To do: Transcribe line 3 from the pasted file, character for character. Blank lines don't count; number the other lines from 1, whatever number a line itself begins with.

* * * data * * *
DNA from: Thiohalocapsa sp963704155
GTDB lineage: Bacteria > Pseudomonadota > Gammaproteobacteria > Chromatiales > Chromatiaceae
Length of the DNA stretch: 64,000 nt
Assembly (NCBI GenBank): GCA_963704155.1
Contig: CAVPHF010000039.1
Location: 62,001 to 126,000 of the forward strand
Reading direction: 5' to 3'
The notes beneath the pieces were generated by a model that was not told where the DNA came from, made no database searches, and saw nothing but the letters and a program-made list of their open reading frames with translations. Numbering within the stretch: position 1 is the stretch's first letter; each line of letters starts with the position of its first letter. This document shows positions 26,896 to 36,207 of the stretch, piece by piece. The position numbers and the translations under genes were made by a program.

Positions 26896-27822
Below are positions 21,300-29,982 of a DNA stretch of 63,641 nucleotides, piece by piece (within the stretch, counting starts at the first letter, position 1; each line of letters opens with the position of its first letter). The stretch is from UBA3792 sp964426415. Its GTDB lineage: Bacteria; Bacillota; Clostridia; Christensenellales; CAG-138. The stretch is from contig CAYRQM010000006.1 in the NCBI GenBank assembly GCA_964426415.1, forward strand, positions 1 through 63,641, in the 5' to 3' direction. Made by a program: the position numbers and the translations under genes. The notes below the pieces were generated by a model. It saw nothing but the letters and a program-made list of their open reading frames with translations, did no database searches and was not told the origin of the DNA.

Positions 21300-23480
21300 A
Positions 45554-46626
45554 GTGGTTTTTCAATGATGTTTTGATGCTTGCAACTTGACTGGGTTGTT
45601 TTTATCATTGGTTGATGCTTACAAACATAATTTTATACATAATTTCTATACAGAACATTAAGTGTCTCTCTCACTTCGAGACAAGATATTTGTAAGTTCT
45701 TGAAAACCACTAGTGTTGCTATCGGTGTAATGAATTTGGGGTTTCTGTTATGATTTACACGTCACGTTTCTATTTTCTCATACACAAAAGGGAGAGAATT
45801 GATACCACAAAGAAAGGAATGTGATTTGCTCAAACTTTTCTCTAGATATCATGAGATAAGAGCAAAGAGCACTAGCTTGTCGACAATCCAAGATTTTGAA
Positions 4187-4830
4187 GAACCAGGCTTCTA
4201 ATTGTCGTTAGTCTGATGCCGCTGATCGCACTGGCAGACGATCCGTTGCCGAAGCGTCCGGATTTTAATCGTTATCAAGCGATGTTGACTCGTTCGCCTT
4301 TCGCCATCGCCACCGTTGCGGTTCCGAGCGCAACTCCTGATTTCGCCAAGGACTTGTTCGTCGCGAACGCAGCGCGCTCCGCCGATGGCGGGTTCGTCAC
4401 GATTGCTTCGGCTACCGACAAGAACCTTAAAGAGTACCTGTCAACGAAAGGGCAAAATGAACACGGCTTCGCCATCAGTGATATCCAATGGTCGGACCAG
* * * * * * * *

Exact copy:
Length of the DNA stretch: 64,000 nt